Nissan Joins Rush of Car Brands to Instagram
Popular photo-sharing network Instagram has been around for about three years now, and while many brands have already jumped onboard, some are late-comers.
Auto brand Nissan created its official Instagram account last week in tandem with the 2013 New York International Auto Show as a way to show its fans some real-time event photos. According to Erich Marx, director of interactive and social media marketing at Nissan, the decision to finally join Instagram was motivated by a desire to reach a younger audience.
“There seems to be a real shift among the younger audience toward Instagram and away from Facebook,” said Marx. “We think there is an opportunity for us to reach a younger group, and it makes sense for us from a business standpoint.”
There is already a large community of gearheads on Instagram. The network is made for auto brands, since they have great visuals of cars that people are ready to share. Audi, Ferrari and BMW have been on Instagram for a while. Audi has 499 photos and 372,709 followers. Ferrari has 269 photos and 113,659 followers. BMW has 189 photos and 198,176 followers. These luxury auto brands all have mostly professionally shot pictures of their shiny cars in artsy setups or in action shots.
Of the auto brand behind the top cars of 2012, which include BMW, Hyundai, Lexus, Toyota, Volkswagen and Mercedes Benz, only Lexus isn’t on Instagram. Porsche doesn’t seem to have an official Instagram either, nor does Landrover. Other brands like Ford, Chevrolet, Jaguar and Bentley all have Instagram accounts.
According to Marx, photos of Nissan’s performance cars, like the Nissan GTR, get lots of engagement on Facebook and Twitter, so it was only logical to extend this to Instagram. Along with an emphasis on its performance and sporty vehicles, Nissan plans to share behind-the-scenes photos on its Instagram account that aren’t just official photos that can be found elsewhere.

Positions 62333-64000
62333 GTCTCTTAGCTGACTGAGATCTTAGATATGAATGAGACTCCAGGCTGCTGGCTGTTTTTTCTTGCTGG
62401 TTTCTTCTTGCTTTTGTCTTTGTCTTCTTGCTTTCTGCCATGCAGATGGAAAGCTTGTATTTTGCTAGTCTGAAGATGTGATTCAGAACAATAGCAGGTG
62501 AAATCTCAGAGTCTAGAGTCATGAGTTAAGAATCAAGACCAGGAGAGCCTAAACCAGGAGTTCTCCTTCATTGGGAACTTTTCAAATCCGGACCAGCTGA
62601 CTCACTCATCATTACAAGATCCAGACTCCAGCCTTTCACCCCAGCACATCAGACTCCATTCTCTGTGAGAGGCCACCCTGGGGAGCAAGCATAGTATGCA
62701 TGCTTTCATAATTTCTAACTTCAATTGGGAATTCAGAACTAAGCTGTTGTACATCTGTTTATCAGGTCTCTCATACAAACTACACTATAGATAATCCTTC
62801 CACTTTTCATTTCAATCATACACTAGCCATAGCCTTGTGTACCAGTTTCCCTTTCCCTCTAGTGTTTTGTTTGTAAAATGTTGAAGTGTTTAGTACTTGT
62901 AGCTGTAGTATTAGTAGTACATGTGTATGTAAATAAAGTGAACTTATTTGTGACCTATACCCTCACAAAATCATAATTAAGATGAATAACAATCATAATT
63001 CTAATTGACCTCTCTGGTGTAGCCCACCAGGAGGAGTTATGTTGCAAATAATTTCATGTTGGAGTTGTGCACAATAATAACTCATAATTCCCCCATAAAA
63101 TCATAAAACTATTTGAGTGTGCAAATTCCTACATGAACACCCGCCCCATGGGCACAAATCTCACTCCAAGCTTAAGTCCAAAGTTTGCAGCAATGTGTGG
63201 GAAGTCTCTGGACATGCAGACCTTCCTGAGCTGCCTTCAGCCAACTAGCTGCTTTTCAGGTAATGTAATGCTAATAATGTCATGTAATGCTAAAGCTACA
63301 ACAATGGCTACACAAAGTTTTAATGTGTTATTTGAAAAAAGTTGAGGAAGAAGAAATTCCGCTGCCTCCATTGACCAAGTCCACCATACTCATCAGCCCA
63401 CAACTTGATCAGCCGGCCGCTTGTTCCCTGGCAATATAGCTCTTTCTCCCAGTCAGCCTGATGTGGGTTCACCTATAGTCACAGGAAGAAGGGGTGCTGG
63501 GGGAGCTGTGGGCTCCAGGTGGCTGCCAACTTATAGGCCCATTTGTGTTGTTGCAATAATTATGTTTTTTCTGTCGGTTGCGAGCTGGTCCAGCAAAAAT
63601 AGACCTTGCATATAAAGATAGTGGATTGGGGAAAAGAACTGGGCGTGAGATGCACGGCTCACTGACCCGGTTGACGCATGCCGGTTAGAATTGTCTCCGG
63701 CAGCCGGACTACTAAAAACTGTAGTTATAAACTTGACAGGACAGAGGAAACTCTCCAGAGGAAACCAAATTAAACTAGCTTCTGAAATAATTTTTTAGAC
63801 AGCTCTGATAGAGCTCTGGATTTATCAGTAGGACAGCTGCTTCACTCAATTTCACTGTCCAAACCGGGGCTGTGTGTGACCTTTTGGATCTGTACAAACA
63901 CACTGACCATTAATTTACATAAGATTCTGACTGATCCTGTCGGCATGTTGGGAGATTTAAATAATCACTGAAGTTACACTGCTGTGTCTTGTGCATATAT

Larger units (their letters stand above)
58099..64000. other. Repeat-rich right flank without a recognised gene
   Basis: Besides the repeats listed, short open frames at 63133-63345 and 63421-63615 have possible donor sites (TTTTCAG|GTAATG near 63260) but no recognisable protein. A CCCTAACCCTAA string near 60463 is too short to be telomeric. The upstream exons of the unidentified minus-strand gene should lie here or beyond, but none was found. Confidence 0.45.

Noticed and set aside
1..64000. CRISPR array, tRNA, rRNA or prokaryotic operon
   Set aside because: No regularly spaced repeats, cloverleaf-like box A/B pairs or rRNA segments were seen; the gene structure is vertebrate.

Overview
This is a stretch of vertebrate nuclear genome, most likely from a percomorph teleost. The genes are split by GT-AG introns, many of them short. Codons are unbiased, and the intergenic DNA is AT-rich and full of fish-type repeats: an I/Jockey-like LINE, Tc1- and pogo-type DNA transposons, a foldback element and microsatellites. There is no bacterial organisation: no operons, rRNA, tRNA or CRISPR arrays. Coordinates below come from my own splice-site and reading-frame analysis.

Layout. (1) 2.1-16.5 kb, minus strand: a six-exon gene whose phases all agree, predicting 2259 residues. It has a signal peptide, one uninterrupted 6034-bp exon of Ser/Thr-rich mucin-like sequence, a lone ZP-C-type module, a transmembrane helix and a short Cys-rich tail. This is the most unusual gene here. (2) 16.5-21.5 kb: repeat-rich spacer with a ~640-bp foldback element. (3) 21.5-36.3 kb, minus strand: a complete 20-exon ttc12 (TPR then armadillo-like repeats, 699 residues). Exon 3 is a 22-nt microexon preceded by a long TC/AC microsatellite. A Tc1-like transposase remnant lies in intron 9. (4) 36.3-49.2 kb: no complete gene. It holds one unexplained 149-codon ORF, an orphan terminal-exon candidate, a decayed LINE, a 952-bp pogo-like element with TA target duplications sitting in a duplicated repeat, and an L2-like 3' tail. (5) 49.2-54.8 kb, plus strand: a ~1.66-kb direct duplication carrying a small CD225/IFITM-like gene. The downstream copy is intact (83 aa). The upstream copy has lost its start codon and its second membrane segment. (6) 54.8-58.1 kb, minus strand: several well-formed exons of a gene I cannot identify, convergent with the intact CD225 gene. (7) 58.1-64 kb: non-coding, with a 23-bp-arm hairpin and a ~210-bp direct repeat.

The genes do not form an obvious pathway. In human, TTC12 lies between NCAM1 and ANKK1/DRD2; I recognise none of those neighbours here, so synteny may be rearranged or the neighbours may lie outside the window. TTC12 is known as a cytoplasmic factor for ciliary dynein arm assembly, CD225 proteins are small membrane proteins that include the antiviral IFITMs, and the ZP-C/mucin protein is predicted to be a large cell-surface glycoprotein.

As of now, Nissan has only 11 photos up on Instagram and 228 followers. It’s not just luxury auto brands that have seen success on Instagram. Volkswagen, on the other hand, is less about the glitz and glam. It uses its Instagram account to share user-generated photos that are related to Volkswagen. It has 260 photos and 93,726 followers.
Marx noted that the brand is aware of having to adjust its content for different platforms. For example, because Pinterest is a female-dominated network, design-related content does better there than elsewhere. So it will just be a matter of figuring out who its Instagram audience is and what they prefer.
Dopamine rush to deeper engagement: short-form video boom fuels brands’ embrace of longer-form content
Audiences craving more are now being treated to captivating longer-form narratives. It’s the addictive nature of those quick hits that has fueled this transformation.
‘Its inevitable’: Domino’s hungers for attention and context
Attention-based buying is turning into a legendary tale of patient and nonchalance. So when there’s a glimpse of progress, marketers tend to take notice. Domino’s being one of them.
Why Cars.com is driving away from performance marketing and toward influencers
To boost brand awareness, Cars.com is doubling down on its influencer marketing efforts.
SponsoredWhat the measurement and currency discussion really means to TV advertisers
Ali Mack, head of TV and agency, Experian Major streaming video providers have recently made headlines by adopting new currencies for ad measurement, threatening Nielsen’s long-standing TV ratings monopoly. NBCUniversal, for example, has certified iSpot and VideoAmp as currencies for advanced audiences and formed the Joint Industry Committee with Paramount, TelevisaUnivision and Warner Bros. Discovery. […]
Why Unity Technologies is leaning into AI as economic headwinds pick up
As one of the largest gaming companies listed on New York Stock Exchange, Unity Technologies leaned into AI during its May 10 earnings call, with Unity CEO John S. Ricciatello stressing Unity’s “competitive advantages in and around AI.”
How gamers’ engagement with short-form video is changing
To better understand how modern gamers are engaging with short-form video, Digiday teamed up with Gamesight to pull key points from an exclusive report on gamers’ shifting video consumption preferences.